Short and to the point books.
That's the trend you'll notice after reading stuff like The Book of PF, Building a Server with FreeBSD 7 and BSD Unix Toolbox. X Power Tools happily joins the mentioned groups... with distinction.
The book is divided in 15 sections which are further organized into articles going over subjects such as the history of the Xorg server, configuration (how to build a xorg.conf), advanced configuration (including multiple displays) and troubleshooting in the book's Part I.
Client oriented subjects are brought in with Part II, which covers many of the rather unknown applications that are part of Xorg, e.g. xmag, xset, xdpyinfo, xfontsel and many others.
Part III exposes the reader to color, fonts and keyboard configuration.
Using X remotely is covered to a reasonable extent in the book's Part III. Here X tunneling with SSH and VNC are discussed alongside XDMCP and xauth.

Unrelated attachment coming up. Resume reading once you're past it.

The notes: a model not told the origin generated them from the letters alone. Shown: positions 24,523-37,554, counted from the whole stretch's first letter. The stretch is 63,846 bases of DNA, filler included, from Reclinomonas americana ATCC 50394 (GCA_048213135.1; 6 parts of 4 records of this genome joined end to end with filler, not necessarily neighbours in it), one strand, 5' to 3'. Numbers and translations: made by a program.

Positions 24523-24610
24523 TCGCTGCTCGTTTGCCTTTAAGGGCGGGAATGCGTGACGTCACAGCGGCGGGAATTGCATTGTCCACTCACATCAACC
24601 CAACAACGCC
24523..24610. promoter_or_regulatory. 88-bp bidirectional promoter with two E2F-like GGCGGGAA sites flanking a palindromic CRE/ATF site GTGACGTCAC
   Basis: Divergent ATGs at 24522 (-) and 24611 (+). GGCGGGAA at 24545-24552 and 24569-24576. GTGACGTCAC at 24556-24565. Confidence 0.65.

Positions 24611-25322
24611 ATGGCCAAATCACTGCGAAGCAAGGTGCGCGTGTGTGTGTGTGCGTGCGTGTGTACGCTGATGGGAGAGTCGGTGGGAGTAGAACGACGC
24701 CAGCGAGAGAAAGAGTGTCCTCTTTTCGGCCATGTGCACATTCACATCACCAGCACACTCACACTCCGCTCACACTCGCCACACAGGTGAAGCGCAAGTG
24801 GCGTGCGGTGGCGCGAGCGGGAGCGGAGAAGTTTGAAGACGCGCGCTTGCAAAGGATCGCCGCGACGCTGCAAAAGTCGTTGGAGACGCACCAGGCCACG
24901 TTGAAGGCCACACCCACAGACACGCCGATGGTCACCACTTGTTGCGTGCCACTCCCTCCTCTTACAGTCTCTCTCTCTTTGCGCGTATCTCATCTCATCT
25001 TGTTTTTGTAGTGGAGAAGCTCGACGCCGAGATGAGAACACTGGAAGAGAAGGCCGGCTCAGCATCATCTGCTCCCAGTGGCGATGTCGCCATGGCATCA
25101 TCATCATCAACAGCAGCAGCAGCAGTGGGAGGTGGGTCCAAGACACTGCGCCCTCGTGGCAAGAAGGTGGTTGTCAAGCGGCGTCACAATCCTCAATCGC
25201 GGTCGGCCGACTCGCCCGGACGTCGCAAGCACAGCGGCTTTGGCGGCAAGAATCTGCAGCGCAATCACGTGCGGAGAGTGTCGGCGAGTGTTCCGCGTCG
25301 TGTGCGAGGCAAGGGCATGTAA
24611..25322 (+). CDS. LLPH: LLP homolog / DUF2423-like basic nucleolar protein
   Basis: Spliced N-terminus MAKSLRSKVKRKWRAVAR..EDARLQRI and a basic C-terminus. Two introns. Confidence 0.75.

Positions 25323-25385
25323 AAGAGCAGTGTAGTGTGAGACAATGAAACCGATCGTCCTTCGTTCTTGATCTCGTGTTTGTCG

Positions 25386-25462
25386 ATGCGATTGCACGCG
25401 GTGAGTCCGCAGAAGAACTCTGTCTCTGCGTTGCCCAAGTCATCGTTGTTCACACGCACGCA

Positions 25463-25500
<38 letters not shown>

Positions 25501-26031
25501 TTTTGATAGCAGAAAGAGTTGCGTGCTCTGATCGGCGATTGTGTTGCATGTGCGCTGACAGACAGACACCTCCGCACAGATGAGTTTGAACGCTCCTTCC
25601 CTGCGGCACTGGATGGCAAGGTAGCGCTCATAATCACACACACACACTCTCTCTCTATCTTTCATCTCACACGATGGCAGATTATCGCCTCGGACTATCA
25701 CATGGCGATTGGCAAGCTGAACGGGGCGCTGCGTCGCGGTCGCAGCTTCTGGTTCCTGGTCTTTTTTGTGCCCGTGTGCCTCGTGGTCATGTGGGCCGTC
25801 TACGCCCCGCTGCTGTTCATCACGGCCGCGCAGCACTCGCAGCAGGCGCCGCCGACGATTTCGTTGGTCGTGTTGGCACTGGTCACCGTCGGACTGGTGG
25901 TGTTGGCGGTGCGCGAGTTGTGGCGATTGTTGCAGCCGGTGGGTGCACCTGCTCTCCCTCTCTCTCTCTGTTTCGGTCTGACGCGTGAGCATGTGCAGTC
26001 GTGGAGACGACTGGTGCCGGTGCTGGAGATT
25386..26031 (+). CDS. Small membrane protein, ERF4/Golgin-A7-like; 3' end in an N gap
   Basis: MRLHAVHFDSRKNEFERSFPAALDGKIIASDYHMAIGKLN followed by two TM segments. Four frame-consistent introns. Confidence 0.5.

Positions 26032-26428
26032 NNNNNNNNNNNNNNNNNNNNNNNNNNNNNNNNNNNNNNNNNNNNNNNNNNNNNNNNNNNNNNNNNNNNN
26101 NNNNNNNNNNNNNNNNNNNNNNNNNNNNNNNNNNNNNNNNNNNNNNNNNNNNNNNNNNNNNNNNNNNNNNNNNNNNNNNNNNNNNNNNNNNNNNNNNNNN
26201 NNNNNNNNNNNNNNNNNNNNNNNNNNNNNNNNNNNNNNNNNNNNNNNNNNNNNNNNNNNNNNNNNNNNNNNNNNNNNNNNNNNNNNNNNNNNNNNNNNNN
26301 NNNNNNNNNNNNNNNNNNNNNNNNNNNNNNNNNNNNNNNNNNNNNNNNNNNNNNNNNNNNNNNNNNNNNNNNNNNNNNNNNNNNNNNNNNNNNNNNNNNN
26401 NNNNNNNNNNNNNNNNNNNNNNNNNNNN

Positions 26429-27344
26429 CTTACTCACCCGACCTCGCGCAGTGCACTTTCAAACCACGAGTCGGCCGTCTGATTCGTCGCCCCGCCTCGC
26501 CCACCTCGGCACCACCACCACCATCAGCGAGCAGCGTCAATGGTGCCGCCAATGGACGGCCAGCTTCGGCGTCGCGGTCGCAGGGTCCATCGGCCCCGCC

In a rather unexpected way, the author chose to wrap-up the book by going over the details of configuring X for a kiosk.
As a side note it was nice to see that the author didn't focus only on Linux but also took into account FreeBSD when writing the book (moused settings are analysed).
It should be pointed out that the book was printed in late 2007, so HAL device configuration of keyboard, mouse and displays aren't discussed. However, in my opinion anyone wanting to read this book has already dealt with the situation and is looking into expanding his knowledge of Xorg into less focused things such as fonts, raw X terminal, xinit, etc.
X Power Tools is very handy and well structured making it a good alternative to those that avoid reading Xorg's extensive man page (such as yours truly).
If the Xorg subject appeals to you buy the book. Though a bit expensive, the book is a must have if you want to dwell on Xorg from a very hands-on approach.